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|Title:||"HIGH CHURCH MENNONITES?" THE RELATIONSHIP BETWEEN RELIGION AND ETHNICITY AMONG MANITOBA MENNONITES AT AN ANGLICAN CHURCH|
|Authors:||Fisher, Jane Susan|
|Advisor:||Badone, Ellen E.F.|
|Abstract:||<p>This thesis contributes to the debate about the cultural construction of ethnicity and its relationship to religion in Canada by examining the multifaceted identities of Mennonite women and men who attend an Anglican church in Winnipeg, Manitoba. Based on ethnographic research conducted in the St. Margaret's church community, I contend that this rare denominational shift from Anabaptism to Anglicanism complicates the construction and maintenance of these parishioners' ethnic identities, and provides a privileged opportunity for an exploration of the possibility of disconnection between the intimately related categories of Mennonite religion and ethnicity. Pertinent to my study is an analysis of the factors influencing and sustaining my informants' denominational change. However, my informants' knowledge of St. Margaret's through discourse in the Mennonite community, and the feelings of comfort expressed with regard to the Mennonite community at St. Margaret's, as well as their maintenance of many Mennonite religious and cultural traditions, despite the fact that they have become Anglican, indicates that many Mennonite features remain central in the lives of these people. My research draws attention, therefore, to the complex ways Mennonite members of St. Margaret's understand and discuss their transition into an Anglican church. I explore these discussions of identity within the framework of widespread debate about Mennonite ethnicity in North America, and in the context of recent scholarship which finds the categories of religion and ethnicity in Canada to be at once intimately related, increasingly fluid, subject to individuality, and affected by social change. I also situate my research in the context of predictive theories of secularization in Canada and in the context of debate about types of changes occurring in Canadian church communities.</p>|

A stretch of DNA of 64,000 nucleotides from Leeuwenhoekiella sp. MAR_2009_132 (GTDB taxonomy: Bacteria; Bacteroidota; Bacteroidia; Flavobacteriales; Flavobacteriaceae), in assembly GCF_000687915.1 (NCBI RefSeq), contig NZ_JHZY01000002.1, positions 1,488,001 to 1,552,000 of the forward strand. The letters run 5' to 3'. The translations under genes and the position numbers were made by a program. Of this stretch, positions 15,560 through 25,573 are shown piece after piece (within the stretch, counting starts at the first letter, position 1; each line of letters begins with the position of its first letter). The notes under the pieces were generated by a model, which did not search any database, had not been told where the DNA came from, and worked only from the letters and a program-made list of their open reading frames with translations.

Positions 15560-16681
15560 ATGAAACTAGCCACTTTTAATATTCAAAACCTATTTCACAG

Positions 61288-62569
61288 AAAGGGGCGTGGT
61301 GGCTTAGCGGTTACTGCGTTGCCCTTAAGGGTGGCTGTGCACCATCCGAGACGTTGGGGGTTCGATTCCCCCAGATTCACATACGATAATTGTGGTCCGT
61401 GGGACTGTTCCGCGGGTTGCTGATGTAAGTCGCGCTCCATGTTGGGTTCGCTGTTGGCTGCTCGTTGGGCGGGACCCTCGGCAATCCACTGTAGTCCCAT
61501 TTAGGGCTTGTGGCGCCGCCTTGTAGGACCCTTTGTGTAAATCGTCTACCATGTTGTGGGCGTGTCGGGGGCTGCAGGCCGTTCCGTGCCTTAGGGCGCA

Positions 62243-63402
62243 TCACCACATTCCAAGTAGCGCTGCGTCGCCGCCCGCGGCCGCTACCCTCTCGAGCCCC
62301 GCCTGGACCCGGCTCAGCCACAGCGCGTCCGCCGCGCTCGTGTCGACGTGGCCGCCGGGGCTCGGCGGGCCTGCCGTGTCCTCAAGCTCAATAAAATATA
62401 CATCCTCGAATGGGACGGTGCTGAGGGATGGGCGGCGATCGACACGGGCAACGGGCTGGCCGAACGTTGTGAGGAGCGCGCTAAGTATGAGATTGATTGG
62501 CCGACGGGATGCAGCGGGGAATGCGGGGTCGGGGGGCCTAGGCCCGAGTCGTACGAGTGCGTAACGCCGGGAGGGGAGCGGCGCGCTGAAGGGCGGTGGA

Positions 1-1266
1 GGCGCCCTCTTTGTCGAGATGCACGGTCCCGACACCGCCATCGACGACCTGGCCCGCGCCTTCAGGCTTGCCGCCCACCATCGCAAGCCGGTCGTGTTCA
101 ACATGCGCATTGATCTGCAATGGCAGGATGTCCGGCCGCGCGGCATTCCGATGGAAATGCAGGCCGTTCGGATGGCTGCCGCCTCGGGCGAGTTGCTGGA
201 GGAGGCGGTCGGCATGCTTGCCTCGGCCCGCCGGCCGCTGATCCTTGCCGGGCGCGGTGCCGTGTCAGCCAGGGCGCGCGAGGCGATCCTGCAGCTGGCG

|Appears in Collections:||Open Access Dissertations and Theses|
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